What Is Transferrin Saturation And Which Blood Tests Check Transferrin Saturation Levels?

​What Is Transferrin Saturation?

Transferrin saturation determines an individual’s iron status by using the ratio of serum iron concentration and total iron binding capacity (TIBC) as a percentage. [1]  

Which tests include this marker?

Why Take A Transferrin Saturation Blood Test?

A transferrin saturation test tells us how much iron in the blood is bound to transferrin. A low transferrin saturation usually indicates iron deficiency while a high saturation often confirms haemochromatosis.

You can test your iron levels by purchasing a simple at-home finger prick test kit which is then analysed at an accredited lab. Forth offers a number of blood tests which include iron markers such as our best-selling Baseline Plus health check or our Nutri-check test.  A transferrin saturation blood test is also available in some of our bigger blood test profiles such as Vitality which tests over 30 biomarkers integral to good health.

What Function Does Transferrin Saturation Have In The Body?

A transferrin saturation test shows how much serum iron is bound to transferrin.

Transferrin is a glycoprotein produced in the liver whose main function is in iron metabolism and transporting iron around the body via the blood to various tissues.[2] The percentage of transferrin saturation increases or decreases depending on iron status.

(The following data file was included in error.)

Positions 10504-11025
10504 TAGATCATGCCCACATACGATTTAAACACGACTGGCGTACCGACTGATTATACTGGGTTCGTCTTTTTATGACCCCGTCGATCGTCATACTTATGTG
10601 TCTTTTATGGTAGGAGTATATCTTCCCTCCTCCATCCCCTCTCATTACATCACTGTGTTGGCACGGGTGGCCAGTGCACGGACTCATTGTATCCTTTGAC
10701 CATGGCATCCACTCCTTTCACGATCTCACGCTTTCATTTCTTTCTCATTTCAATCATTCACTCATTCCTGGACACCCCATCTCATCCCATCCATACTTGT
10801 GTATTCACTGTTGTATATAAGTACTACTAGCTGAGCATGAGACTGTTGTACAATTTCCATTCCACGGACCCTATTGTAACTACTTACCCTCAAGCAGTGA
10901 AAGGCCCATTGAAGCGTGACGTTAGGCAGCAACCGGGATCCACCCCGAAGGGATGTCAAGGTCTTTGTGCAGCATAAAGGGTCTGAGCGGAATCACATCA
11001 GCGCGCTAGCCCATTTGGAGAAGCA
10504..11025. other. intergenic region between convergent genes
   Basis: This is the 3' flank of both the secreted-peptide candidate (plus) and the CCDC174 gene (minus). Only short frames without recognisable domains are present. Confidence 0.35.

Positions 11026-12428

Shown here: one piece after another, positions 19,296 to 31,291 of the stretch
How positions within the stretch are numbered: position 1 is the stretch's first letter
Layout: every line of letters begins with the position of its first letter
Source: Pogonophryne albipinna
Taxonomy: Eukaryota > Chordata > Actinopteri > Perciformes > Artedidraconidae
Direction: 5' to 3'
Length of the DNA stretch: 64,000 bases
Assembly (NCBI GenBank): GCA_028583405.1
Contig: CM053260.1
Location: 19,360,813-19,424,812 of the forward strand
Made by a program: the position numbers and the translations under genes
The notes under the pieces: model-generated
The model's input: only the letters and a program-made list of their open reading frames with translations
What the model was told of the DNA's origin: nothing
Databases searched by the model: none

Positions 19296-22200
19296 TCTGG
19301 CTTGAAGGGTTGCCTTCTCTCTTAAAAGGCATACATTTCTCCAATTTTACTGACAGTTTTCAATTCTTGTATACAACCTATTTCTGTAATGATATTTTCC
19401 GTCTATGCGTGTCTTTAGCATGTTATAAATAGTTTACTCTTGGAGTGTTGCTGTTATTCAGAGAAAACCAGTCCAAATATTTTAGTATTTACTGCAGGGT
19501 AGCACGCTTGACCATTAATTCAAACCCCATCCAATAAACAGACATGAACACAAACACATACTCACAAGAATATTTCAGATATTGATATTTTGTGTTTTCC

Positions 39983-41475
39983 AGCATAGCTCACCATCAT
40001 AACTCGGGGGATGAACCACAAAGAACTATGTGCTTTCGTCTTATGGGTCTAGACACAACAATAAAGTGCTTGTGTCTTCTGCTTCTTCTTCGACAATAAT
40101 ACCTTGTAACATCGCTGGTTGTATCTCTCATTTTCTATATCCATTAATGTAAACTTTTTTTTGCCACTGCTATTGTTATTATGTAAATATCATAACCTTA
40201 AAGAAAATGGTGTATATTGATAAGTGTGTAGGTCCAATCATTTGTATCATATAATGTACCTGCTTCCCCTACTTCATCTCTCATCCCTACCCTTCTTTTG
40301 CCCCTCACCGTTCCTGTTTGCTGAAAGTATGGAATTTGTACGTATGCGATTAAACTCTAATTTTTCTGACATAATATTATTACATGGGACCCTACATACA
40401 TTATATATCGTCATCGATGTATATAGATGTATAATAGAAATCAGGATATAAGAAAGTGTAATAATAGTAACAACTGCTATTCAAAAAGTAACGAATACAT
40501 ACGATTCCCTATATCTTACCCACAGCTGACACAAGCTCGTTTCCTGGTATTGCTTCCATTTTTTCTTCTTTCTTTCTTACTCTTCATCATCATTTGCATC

How Do Changes In Transferrin Saturation Affect Health And Wellbeing?

Changes in transferrin levels in the blood can indicate iron-related conditions. For example, a low transferrin saturation percentage is often seen in cases of iron deficiency, anaemia and pregnancy. If plasma transferrin levels rise then this causes a decrease in transferrin iron saturation, which together causes an increase in total iron binding capacity in states of iron deficiency.

An increased transferrin saturation percentage in the plasma is seen in diseases which cause iron overload.

If you are worried about your iron levels or just want to check where you fall on the range, you can test your iron levels with a simple at-home blood test.

What Can Cause Transferrin Saturation To Change?

Iron deficiency causes increases TIBC and transferrin levels, but a low transferrin saturation percentage. Iron deficiency can be caused by malnutrition where physiological requirements are unable to be met by iron absorption from the diet.[3] Therefore, if we do not consume enough iron in our diet, then we are at risk of becoming deficient. There are two types of iron haem and non-haem. Haem iron comes from animal sources and non-haem from plant sources. Individuals who follow plant-based diets are at an increased risk of iron deficiency because less than 10% of non-haem iron is absorbed.[3]

Low transferrin and TIBC levels alongside an increased transferrin saturation percentage are caused by chronic diseases or haemochromatosis. Haemochromatosis is also known as iron overload and is caused by several medical conditions, commonly an inherited disorder. 

Genetic haemochromatosis is caused by a faulty gene which increases the amount of iron entering the body.[4] Individuals with haemochromatosis absorb twice as much iron as normal which is toxic for the body and can be life-threatening.

What Are The Most Common Symptoms Of High Or Low Iron?

The common symptoms of iron deficiency anaemia are:

  • Tiredness and a lack of energy
  • Shortness of breath